UPDATE (April 29, 2018): This post was written in November 2017. Now that Avengers: Infinity War has been released, you can read my recap of it here.
Avengers: Infinity War Shows How to Write a Huge Ensemble Story
And now, back to the original post.
As I type this, the new Avengers: Infinity War trailer has been viewed 37 million times.
It has over 237,000 comments on its YouTube page alone.
And it’s only been online for less than 24 hours.
There are already 6 million Google results for “Avengers Infinity War Trailer,” which is currently the U.S.’s 8th-biggest result in Google Trends (and it’s likely to go up).
If you want a cut-by-cut analysis of every shot in the trailer and what it implies about the film’s plot, Vulture has you covered.
If you want proof that the trailer is an attention magnet, the top article about it on io9 already has 462K likes and over 1000 comments… and the second article about it on io9 already has 270K likes and over 500 comments.
And if you’re counting, that’s TWO articles about a movie trailer — from the same news source, on the same day — which combined for over 730K likes and probably well over 2 million views.
(For bonus points, this is all happening on a day when BuzzFeed and ESPN [Marvel’s fellow Disney-owned property] are both announcing massive layoffs. Who says journalism is dead?)
I Can’t Spell Infinity Gauntlet without U
Okay, so Avengers: Infinity War is obviously going to be a massive hit… but the crowdsourced hyper-analysis of its trailer also comes with a price.
The trailer’s popularity means that fans have already autopsied the clip so diligently that we can probably predict the film’s exact outline a full six months before it hits theaters.
Thanos’s minions destroy Thor’s spaceship and take Loki’s tesseract, leaving the Asgardians stranded…
Meanwhile, his other minions attack Wakanda, where most of the Avengers assemble…
But that’s all just a distraction, because Thanos’s real goal is visiting New York City to add the Vision’s mind gem to his Infinity Gauntlet, which he does while Iron Man, Doctor Strange, Spider-Man, Hulk, and Wong team up to stop him… and fail.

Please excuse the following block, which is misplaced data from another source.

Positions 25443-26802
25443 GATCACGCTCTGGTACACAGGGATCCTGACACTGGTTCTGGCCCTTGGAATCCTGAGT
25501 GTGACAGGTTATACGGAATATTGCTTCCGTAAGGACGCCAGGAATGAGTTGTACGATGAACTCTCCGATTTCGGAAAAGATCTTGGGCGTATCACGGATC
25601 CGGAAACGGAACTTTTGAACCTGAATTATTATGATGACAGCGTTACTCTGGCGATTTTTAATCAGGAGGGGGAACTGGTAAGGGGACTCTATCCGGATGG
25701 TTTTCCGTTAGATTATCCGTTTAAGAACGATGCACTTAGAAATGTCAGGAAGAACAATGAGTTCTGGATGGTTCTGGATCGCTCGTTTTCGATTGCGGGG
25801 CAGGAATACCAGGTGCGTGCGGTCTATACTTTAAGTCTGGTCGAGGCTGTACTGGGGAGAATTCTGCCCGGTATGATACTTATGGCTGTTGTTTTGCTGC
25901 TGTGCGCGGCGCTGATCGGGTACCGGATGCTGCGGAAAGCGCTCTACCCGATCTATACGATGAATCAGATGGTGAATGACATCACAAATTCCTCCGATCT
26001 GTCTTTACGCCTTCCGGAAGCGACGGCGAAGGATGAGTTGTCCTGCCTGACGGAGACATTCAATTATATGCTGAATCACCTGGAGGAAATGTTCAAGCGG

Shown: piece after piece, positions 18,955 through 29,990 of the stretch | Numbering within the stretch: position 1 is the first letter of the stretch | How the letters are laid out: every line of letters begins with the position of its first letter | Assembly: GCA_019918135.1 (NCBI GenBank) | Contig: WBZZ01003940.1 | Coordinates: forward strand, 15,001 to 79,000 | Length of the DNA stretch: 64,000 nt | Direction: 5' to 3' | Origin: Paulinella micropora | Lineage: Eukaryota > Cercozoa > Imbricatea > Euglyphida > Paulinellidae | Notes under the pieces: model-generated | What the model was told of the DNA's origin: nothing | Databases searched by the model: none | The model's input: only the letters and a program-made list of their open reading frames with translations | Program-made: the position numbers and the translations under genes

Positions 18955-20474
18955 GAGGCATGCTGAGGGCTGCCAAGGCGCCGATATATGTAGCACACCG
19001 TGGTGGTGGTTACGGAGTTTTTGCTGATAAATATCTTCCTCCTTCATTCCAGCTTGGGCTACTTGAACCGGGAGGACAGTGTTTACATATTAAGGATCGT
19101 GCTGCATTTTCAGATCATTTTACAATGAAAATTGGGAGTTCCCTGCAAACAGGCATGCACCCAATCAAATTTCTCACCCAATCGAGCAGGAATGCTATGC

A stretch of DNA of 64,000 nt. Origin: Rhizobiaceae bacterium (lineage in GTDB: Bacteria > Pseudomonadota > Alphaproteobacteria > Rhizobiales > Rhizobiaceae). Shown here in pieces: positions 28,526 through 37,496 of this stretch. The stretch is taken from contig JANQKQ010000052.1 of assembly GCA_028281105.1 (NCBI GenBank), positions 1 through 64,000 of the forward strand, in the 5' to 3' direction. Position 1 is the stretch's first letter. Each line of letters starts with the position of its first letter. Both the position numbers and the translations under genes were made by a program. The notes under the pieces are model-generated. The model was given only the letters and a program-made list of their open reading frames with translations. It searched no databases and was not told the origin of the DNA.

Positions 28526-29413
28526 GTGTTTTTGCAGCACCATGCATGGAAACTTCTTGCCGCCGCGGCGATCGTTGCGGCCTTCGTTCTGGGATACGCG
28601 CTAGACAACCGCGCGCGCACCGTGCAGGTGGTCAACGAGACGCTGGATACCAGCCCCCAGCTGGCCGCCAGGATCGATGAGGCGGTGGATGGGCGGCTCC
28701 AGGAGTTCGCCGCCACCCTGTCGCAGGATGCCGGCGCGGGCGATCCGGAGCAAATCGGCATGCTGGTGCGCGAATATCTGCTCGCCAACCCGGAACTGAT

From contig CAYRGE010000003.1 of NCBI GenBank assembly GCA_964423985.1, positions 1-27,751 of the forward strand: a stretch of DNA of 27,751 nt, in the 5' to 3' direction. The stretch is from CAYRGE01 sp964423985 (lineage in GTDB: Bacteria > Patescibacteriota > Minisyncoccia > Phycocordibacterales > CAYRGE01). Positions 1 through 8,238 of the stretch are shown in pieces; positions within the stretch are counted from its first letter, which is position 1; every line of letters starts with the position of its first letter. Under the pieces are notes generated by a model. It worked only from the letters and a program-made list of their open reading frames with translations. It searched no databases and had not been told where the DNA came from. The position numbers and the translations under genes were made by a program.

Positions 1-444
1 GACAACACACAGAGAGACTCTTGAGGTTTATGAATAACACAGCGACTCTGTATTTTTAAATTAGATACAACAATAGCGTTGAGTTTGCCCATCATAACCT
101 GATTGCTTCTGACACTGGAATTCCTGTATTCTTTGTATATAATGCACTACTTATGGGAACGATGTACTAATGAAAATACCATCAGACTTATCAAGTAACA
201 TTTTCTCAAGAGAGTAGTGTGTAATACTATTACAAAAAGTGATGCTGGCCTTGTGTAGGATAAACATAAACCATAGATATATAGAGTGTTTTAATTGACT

And while each of these sequences will probably be filled with cutting-edge CGI, sweat-soaked stunts, slow-motion looks of dire concern, and classic one-liners delivered with zing, I’m predicting there’s one ingredient we’ll find in short supply:
How I Learned to Stop Worrying and Love the Infinity War
First off, remember that we’re in the middle of a Peak Marvel Release Pattern:
- Black Panther comes out February 16, 2018
- Avengers: Infinity War comes out May 4, 2018
- Ant-Man and the Wasp comes out July 6, 2018
From a narrative standpoint, this means that certain Infinity War plot points may be set up in Black Panther or resolved in AMATW, because the Marvel films are essentially one big neverending season of a binge-able hangout sci-fi sitcom.
For example, we know that Winter Soldier is being cryogenically frozen in Wakanda at the end of Captain America: Civil War. Then we see him in Wakanda again in Infinity War, so we know he’ll get unthawed in one of the next two movies. That’s less of a spoiler and more of a formality.
But the Infinity War trailer also handicaps its own lead-in.
The clip shows some supporting characters from Black Panther, like M’Baku and Okoye, fighting alongside the Avengers. While this may seem like a cool world-expanding team-up, this reveal also undercuts some of the core narrative tension in Black Panther.
See, we already know that Black Panther will survive a movie called Black Panther thanks to his plot armor.
As a result, his supporting cast are the only characters we can allow ourselves to worry about. Thus, when we see that some characters are already included in the next movie, it means we don’t have to worry about them in the one that precedes it.
(Granted, this didn’t stop Black Panther from becoming the future of the MCU…)
Why Black Panther and Wakanda Are the Keys to Marvel’s Future
But what we know about Marvel’s plans doesn’t end there.
Add in news like the possibility of a Rocket Raccoon solo spinoff movie to follow Guardians of the Galaxy 3… well, let’s just say that you probably don’t need to get too worried about anyone during any of the Infinity War‘s battle scenes, because they’re probably all coming back for round 2… and beyond.
That’s the problem: Marvel’s saturation strategy is starting to dull the emotional potential of their plotlines. When we already know which characters have inked deals for future movies, following their plotline starts to feel like we’re just watching a video game.
Now, does that mean these movies won’t be fun? Of course not.